The Senate easily advanced the compromise defense policy bill Tuesday, voting 86-13 to end debate on the measure, which would authorize $768 billion in spending.
The bill is now set for a passage vote that would send it to President Joe Biden’s desk for his signature.
The fiscal 2022 National Defense Authorization Act has undergone a tortuous route to enactment. The House marked up and passed its version in September, but the Senate’s efforts to pass its own bill stalled earlier this month when lawmakers could not agree on which amendments to consider on the floor.
Florida Republican Marco Rubio held out for consideration of his amendment to bar importation of Chinese goods made by the slave labor of Uyghurs and others. Democrats said they could not attach Rubio’s legislation to the larger bill because it involved new revenue, and bills generating new revenue have to originate in the House under the Constitution.
Consequently, Democratic and Republican leaders of the Armed Services committees hashed out a compromise bill, which the House passed last week. While the deal allowed the NDAA to advance, it angered many lawmakers who saw their provisions stripped.
Sexual assault debate
Congress has passed the NDAA for 60 straight years. This year’s bill revises the military’s approach to some felonies by putting them in the hands of military lawyers instead of commanders, but not to the satisfaction of Sen. Kirsten Gillibrand, D-N.Y., who had wanted more decisions to be up to the new special prosecutors.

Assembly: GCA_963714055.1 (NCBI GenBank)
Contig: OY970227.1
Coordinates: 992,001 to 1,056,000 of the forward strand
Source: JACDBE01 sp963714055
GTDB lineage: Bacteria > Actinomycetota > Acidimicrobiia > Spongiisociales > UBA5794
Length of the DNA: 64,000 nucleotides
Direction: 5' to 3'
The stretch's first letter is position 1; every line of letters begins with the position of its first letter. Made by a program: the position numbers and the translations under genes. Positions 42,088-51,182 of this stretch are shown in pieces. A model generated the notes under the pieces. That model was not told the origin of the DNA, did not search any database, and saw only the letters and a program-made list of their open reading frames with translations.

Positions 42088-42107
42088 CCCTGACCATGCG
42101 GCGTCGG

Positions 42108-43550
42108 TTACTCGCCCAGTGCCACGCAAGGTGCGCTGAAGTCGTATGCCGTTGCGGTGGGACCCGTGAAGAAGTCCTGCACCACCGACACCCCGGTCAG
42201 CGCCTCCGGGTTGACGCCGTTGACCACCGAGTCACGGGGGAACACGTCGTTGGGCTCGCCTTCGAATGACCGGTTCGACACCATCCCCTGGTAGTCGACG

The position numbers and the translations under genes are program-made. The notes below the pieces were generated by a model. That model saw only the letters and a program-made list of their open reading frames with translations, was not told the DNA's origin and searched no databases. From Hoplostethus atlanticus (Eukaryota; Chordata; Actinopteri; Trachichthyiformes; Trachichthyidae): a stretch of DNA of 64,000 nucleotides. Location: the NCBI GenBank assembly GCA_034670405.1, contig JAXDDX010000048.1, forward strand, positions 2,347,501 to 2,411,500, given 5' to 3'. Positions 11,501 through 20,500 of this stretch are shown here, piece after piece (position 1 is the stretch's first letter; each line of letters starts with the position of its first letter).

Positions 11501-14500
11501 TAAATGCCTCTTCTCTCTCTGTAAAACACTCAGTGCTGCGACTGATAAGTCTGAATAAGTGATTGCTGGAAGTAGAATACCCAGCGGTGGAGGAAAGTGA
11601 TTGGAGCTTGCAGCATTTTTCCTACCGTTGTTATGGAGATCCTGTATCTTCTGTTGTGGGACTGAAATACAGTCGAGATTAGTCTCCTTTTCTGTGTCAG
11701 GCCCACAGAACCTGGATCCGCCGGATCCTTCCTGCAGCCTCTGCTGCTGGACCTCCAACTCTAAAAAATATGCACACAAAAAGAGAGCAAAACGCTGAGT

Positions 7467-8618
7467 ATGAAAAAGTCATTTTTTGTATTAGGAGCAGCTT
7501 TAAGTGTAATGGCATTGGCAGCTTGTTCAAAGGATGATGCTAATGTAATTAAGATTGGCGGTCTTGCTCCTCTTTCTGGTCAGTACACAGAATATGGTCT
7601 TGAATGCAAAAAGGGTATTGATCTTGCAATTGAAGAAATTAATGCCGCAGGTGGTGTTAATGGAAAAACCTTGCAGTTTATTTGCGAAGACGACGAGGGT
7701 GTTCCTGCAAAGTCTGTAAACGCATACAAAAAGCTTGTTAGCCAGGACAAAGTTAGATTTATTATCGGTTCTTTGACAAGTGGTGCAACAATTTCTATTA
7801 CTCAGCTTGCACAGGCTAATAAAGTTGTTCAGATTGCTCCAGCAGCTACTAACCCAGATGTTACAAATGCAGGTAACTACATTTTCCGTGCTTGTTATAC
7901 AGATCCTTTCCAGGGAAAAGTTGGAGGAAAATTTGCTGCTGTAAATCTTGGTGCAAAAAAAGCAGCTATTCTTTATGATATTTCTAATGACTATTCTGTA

Gillibrand’s vocal criticism that “four men in a closed room” made final decisions on the bill has put her at odds with key lawmakers in her own party, including Senate Armed Services Chairman Jack Reed, D-R.I., and House Armed Services Chairman Adam Smith, D-Wash.
Reed and Smith both pushed back on Gillibrand's criticisms, saying the bill will transform how the military handles sexual assault cases.
Gillibrand was among the 13 senators voting against cloture — the others included five Republicans and several progressive Democrats — but her objections notwithstanding, the bill seems poised to pass the Senate easily.
Before the vote, Senate Minority Leader Mitch McConnell, R-Ky., encouraged his colleagues to support advancing the bill.
“While the process has been imperfect, I'm glad that bipartisan work has produced a bill that authorizes an increase in topline funding for our national defense,” McConnell said.